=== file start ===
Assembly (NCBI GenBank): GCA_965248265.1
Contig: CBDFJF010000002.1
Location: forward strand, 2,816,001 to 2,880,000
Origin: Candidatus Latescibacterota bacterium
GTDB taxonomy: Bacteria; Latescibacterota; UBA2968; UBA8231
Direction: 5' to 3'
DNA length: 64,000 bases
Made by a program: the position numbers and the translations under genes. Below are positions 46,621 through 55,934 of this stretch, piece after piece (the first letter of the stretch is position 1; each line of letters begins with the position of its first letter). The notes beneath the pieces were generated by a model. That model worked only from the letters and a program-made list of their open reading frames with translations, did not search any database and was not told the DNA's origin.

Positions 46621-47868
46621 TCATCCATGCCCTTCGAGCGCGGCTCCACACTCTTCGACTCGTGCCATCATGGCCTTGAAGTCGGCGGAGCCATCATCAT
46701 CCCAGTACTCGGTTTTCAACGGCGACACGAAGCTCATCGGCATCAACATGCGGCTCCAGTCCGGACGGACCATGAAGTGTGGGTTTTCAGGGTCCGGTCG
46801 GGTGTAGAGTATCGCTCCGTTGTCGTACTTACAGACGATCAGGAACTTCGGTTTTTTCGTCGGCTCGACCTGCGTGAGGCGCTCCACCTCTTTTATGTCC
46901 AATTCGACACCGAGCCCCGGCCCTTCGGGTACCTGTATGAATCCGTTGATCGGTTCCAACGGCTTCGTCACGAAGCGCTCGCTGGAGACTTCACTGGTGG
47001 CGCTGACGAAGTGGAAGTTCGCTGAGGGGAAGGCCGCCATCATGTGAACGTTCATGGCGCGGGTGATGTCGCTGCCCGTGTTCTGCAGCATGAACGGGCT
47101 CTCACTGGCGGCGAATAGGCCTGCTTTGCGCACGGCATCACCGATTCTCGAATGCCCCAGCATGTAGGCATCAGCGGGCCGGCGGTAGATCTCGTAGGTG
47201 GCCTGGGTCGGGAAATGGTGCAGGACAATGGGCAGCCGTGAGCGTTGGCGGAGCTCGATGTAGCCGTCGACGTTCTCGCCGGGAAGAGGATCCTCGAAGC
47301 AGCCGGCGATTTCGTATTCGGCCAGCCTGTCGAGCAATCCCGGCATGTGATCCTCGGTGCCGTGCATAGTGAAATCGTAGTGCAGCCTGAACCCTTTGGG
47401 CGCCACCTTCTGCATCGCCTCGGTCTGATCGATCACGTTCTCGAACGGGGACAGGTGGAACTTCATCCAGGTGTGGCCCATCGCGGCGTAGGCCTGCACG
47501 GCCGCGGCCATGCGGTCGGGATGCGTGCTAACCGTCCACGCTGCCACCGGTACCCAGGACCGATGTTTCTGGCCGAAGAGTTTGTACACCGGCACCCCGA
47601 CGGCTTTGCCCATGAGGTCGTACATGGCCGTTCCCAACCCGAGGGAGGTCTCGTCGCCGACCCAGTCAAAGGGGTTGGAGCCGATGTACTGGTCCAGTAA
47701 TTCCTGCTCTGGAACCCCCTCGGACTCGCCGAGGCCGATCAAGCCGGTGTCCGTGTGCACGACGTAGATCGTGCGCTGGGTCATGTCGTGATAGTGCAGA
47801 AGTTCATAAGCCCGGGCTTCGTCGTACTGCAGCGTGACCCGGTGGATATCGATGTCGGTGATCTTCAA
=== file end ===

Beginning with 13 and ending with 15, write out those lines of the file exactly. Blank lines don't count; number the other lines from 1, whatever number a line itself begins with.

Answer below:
46901 AATTCGACACCGAGCCCCGGCCCTTCGGGTACCTGTATGAATCCGTTGATCGGTTCCAACGGCTTCGTCACGAAGCGCTCGCTGGAGACTTCACTGGTGG
47001 CGCTGACGAAGTGGAAGTTCGCTGAGGGGAAGGCCGCCATCATGTGAACGTTCATGGCGCGGGTGATGTCGCTGCCCGTGTTCTGCAGCATGAACGGGCT
47101 CTCACTGGCGGCGAATAGGCCTGCTTTGCGCACGGCATCACCGATTCTCGAATGCCCCAGCATGTAGGCATCAGCGGGCCGGCGGTAGATCTCGTAGGTG